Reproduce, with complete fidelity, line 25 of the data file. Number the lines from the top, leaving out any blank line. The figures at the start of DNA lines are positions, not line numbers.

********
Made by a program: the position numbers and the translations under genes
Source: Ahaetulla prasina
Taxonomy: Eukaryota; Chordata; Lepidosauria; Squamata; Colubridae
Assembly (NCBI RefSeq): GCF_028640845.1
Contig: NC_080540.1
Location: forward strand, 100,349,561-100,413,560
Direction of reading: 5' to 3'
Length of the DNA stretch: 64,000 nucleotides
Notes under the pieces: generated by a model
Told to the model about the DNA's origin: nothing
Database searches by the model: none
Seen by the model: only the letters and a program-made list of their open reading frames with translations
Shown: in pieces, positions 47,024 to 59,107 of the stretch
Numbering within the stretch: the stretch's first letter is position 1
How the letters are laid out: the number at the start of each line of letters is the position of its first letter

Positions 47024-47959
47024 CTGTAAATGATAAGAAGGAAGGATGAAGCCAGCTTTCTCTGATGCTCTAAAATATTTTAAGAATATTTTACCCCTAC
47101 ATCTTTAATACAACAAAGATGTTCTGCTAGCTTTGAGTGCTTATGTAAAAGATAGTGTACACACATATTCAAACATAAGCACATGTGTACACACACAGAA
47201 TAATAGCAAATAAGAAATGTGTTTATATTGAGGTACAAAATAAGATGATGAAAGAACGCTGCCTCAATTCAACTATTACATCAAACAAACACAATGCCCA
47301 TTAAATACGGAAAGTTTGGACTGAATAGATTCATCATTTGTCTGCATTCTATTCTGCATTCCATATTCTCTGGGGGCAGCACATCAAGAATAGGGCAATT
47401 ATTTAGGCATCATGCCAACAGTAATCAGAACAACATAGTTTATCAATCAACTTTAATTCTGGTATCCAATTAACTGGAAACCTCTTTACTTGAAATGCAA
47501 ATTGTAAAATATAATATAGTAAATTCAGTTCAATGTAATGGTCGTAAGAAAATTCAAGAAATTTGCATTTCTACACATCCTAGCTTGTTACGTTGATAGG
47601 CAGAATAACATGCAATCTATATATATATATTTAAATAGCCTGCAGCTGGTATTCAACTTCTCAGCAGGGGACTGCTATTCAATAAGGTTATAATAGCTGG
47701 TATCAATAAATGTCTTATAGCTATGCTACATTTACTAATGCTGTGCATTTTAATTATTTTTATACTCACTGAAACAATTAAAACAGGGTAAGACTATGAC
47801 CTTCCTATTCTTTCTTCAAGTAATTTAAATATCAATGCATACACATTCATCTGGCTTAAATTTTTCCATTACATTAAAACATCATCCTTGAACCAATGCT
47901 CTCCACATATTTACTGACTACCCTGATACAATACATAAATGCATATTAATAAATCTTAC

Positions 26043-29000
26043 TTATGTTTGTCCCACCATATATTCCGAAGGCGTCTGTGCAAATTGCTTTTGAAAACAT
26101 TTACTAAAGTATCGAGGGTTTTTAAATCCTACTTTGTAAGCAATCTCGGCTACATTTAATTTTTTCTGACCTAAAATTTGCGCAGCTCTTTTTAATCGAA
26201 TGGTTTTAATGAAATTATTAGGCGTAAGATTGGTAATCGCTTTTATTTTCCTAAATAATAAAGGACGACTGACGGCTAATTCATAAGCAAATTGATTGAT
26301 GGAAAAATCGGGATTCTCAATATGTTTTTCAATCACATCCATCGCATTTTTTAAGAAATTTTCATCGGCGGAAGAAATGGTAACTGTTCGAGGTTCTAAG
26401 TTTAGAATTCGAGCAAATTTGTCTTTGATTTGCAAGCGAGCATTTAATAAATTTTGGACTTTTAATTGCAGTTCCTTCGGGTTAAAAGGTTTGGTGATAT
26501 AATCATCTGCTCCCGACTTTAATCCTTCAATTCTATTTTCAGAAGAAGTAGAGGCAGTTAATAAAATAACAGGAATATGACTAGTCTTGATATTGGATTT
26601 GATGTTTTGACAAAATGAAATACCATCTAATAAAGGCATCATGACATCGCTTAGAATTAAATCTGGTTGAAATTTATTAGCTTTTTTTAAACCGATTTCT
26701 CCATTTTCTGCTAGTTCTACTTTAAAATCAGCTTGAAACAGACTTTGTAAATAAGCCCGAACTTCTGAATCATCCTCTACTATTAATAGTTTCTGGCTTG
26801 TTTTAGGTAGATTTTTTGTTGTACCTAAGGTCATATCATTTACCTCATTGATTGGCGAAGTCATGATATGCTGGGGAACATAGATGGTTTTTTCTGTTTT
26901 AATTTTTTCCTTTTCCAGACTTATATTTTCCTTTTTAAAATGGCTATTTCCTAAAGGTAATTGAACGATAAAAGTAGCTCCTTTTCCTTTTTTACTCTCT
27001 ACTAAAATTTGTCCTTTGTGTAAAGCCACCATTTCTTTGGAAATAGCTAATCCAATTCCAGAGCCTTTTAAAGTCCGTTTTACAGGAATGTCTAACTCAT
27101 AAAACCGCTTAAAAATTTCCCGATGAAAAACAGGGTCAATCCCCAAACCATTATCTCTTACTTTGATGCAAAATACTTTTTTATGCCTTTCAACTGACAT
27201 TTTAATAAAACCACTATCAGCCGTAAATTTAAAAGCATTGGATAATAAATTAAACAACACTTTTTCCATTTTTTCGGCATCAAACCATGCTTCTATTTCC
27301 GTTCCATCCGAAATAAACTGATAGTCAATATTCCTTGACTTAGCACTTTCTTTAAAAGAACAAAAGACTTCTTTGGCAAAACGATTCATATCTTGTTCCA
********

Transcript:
47801 CTTCCTATTCTTTCTTCAAGTAATTTAAATATCAATGCATACACATTCATCTGGCTTAAATTTTTCCATTACATTAAAACATCATCCTTGAACCAATGCT